Marvel Gets It Right With Spider-Man: Homecoming

After fifteen year and five movies, another Spider-man has landed. Directed by Jon Watts, Spider-man: Homecoming takes place after the events of Capitan America: Civil War. Peter Parker has been in the in Berlin, fighting side to side to some Avengers and Iron Man against team Cap. Now, back in New York, Peter lives with this aunt May and is under the protection of Tony Stark trying to lead a semi-normal life. Regardless, he wants to develop his Spider-man alter ego as much as possible and prove to Iron Man that he is more than a ‘friendly neighbor.’ However, his plans change when a criminal, the Vulture, emerges as a new threat in the city.

At first the newest Spider-man reboot seemed  unnecessary after five movies and two actors; however, the Sony-Marvel partnership succeeded by not making the public feel exhausted with this fresh-out-of-the oven Spidey. One of the key factors behind the success is that Homecoming scratches out some of the overly used Spider-man tropes for the better.  So, in Watt’s version there isn’t an origins story; we don’t see the radioactive spider bite, nor uncle Ben’s death, the making of the costume among other familiar tropes.  As a result, we have a Peter Parker trying to adjust himself to his role of superhero and find his place in a world of so many mighty beings.

Instead, Homecoming focuses on Peter Parker, the teenager. Played by baby-faced Tom Holland (The Impossible), this Spider-man, according to fans of the comic, is pretty much like the character in the pages. As a person who hasn’t read the comics I can only say that the whole movie feels like a more youthful version.  Not because it adds drama or unnecessary romance, but because it focuses on someone who is looking for their place in the world; which define what adolescence is about.  The story of Spider-Man: Homecoming is that of a Peter Parker eager to prove to the world that he can fight alongside Iron Man, Hulk and Captain America. But at the same time he is learning to protect people from his city and neighborhood. It’s the story of the Queens’ hero.

It’s also great the fact that the movie doesn’t try to present a nerd Peter Parker just by saying “look how clever he is”. Instead there are small elements throughout the film that reinforce the fact that he is a loser. And that, combined with his sense of humor, gives rise to a character who is very charismatic and endearing.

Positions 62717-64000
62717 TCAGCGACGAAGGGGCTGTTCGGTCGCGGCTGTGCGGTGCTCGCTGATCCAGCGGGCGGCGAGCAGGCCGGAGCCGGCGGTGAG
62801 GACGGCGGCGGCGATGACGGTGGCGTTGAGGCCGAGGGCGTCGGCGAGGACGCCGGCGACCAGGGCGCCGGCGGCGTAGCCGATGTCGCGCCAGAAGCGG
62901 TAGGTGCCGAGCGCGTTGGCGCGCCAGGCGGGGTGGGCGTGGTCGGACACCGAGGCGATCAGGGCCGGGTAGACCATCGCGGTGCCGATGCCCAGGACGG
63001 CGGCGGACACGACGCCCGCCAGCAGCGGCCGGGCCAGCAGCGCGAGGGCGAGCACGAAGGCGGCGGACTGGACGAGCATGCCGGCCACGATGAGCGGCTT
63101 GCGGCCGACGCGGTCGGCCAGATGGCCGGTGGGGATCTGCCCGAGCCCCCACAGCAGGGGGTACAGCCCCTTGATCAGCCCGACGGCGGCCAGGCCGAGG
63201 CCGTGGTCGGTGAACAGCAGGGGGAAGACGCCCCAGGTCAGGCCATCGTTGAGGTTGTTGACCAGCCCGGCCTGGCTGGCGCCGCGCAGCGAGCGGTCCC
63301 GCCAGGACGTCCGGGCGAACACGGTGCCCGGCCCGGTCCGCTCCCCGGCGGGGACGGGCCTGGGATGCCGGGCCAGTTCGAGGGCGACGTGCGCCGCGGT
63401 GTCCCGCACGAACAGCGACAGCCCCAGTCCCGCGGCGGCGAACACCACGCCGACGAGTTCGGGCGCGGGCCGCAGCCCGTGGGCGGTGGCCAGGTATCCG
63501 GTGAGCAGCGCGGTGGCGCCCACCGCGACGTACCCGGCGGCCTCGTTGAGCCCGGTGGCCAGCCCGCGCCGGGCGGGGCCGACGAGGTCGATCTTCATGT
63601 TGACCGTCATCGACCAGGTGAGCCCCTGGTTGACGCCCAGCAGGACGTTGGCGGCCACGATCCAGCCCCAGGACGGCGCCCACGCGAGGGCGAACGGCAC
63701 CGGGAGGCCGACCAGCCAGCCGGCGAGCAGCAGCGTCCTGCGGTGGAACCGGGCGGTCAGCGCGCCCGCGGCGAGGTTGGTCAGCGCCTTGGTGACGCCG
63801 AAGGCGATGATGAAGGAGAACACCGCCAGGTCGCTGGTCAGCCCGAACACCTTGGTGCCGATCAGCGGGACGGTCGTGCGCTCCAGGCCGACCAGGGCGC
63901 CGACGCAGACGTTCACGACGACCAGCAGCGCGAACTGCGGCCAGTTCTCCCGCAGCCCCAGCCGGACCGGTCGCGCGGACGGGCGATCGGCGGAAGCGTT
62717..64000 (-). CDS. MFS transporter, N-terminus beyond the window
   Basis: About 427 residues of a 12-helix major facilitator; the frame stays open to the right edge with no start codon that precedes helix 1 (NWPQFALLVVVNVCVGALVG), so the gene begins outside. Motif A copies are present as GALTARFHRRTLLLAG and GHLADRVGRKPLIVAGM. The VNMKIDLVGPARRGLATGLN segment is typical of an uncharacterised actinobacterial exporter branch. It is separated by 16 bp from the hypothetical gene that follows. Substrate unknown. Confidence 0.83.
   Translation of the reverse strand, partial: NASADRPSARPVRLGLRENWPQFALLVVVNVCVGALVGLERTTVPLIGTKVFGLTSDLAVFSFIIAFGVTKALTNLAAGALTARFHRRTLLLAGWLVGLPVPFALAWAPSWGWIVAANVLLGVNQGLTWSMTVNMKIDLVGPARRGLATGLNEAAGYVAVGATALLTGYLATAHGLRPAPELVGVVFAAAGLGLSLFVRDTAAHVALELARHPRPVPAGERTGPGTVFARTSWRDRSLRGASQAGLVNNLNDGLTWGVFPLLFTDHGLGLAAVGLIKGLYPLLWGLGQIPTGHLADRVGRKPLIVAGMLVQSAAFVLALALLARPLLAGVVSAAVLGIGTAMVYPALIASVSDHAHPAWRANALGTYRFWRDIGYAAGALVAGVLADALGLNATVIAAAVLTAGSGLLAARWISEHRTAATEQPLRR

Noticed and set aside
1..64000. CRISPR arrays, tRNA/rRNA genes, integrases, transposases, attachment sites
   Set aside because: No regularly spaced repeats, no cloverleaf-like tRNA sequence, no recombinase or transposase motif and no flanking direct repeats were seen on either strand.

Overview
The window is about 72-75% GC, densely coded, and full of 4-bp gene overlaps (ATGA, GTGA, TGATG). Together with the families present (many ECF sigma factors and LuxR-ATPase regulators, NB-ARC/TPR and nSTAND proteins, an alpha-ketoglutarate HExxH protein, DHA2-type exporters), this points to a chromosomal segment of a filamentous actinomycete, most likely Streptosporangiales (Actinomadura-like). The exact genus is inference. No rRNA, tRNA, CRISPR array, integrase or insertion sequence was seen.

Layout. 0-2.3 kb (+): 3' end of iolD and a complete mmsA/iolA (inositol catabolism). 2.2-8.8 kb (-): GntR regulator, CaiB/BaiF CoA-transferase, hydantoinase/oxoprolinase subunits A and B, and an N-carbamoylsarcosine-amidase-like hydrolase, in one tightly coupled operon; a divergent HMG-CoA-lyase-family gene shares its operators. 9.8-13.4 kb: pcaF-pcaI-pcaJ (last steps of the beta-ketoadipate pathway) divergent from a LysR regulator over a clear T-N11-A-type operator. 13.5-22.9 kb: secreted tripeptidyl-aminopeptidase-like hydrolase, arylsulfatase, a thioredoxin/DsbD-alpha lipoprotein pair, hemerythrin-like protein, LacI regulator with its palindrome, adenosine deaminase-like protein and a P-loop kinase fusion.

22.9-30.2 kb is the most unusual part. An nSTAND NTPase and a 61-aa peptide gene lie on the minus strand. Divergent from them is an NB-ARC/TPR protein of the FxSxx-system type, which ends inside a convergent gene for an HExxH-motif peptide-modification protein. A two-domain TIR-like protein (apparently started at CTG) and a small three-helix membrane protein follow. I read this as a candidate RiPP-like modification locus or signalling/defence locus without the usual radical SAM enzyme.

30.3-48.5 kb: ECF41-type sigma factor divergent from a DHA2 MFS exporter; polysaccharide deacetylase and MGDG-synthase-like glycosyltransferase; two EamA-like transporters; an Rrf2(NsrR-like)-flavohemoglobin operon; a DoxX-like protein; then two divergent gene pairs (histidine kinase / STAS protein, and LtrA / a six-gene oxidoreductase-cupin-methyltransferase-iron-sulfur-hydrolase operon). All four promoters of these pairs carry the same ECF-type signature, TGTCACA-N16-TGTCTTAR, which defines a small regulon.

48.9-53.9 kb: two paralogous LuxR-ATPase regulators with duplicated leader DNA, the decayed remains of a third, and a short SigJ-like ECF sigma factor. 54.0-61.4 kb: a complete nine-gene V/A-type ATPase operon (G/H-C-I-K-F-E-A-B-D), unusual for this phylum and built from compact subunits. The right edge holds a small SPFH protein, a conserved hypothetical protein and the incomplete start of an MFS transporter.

Of course, Peter is not the only one that shines. Robert Downey Jr is back as Tony Stark, becoming some sort of a father figure to Peter at the lack of uncle Ben. Luckily, Homecoming didn’t become Iron Man 4, as Tony has a minor (but relevant) role in the movie. There’s also Marisa Tomei (The Wrestler), the loving and ever worried aunt, alarmingly young in the film.  The chemistry between her and Holland, although scarcely captured on the screen, was strong enough to make me want to see more of her in future movies.

About the rest of the young cast, I can only say that Ned, played by Jacob Batalon (North Woods) is the only one worth to mention. Ned, Peter’s best friend is the charismatic side kick or “guy in the chair” who delivers plenty of laughs.

Finally, the Vulture (Michael Keaton)  didn’t fall in the “lame supervillain” basket Marvel is so famous for. He wasn’t someone obsessed with world domination but a businessman who took advantage of his resources to make a profit. Keaton (Birdman) plays a villain that might not be at the level of Loki or Fisk but is decent enough.

Despite all its good points, Spider-man: Homecoming isn’t perfect. The action scenes, although entertaining and well executed, were not as memorable as the ones from the 2000’s trilogy (especially Spider-Man 2) which were packed with amazing visuals. It was also devoid of emotional resonance, – not much of “with great power comes a great responsibility- something which made the previous movies charming. This clearly aligns Homecoming with the other movies in the MCU and perhaps, not necessarily a bad thing.

Spider-Man: Homecoming is a fun a refreshing reboot of the arachnid hero and another Marvel win; it places Peter Parker in a solid place in the MCU and leaves many doors open to future sequels.


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